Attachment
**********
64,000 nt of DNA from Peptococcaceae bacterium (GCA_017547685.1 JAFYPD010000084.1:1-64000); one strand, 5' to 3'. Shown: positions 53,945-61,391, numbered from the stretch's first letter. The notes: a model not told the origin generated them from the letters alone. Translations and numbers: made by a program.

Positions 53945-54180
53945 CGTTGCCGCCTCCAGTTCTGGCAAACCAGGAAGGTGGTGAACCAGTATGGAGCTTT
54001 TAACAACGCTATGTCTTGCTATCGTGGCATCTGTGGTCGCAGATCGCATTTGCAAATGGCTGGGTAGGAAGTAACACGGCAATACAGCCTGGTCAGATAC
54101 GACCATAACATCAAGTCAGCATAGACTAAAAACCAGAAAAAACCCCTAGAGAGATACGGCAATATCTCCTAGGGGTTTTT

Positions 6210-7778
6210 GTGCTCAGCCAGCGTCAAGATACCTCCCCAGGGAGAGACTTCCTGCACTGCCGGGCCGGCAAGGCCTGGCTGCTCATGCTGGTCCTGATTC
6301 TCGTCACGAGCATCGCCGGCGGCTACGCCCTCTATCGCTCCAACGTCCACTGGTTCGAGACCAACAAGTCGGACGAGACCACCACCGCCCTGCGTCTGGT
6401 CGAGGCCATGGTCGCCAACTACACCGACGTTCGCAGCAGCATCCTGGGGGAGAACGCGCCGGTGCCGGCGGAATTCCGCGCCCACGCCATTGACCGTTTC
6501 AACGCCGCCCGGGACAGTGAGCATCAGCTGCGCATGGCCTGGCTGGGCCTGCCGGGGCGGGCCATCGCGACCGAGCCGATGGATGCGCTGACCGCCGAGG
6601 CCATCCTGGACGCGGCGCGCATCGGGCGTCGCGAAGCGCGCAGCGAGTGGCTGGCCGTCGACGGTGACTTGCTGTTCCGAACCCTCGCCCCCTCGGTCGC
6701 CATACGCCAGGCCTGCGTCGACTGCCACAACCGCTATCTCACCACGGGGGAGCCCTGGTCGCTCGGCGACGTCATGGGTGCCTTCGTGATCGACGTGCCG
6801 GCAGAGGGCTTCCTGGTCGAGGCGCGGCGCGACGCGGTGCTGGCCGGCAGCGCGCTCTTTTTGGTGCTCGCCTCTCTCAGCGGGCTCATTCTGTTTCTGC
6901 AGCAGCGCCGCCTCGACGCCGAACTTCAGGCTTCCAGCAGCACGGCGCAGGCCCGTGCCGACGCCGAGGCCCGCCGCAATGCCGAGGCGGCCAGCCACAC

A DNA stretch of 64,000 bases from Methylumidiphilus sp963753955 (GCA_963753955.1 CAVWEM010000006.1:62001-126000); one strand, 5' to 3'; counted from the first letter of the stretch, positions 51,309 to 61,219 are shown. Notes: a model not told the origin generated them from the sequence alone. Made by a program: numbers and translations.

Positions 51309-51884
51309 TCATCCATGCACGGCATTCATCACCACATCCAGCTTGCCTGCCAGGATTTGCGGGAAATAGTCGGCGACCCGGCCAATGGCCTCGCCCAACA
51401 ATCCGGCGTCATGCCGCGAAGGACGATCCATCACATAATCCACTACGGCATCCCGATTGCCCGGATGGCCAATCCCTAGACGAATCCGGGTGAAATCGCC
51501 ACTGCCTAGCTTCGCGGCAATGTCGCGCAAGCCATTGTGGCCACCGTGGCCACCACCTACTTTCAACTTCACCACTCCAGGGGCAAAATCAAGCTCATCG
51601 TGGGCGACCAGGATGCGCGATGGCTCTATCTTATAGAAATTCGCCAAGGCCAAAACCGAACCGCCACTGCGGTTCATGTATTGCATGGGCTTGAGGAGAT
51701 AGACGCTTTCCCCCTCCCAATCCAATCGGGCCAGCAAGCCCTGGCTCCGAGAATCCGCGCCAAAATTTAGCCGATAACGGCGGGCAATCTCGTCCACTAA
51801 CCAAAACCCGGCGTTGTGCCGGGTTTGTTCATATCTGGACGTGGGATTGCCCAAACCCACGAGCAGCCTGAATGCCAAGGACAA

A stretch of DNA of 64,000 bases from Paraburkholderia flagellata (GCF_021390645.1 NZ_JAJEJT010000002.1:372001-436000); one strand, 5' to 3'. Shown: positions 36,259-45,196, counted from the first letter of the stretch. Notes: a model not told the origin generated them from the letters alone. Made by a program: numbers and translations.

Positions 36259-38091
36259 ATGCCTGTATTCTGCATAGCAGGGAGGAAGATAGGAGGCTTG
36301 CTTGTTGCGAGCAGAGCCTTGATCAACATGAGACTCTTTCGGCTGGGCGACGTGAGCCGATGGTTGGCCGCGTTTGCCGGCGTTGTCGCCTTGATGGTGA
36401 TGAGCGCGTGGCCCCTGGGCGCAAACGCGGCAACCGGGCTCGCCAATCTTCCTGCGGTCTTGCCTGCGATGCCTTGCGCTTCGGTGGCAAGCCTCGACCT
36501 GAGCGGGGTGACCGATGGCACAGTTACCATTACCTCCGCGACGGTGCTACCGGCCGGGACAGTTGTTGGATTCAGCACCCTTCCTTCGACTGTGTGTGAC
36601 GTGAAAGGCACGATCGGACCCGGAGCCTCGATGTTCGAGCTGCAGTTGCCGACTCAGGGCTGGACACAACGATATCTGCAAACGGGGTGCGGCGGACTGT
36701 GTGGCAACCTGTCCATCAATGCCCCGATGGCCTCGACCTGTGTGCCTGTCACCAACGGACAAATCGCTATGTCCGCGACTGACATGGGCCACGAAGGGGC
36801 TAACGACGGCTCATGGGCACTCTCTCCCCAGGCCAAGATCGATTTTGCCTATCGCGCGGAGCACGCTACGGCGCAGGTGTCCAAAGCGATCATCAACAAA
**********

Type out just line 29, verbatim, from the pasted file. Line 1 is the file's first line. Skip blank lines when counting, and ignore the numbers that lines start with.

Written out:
36601 GTGAAAGGCACGATCGGACCCGGAGCCTCGATGTTCGAGCTGCAGTTGCCGACTCAGGGCTGGACACAACGATATCTGCAAACGGGGTGCGGCGGACTGT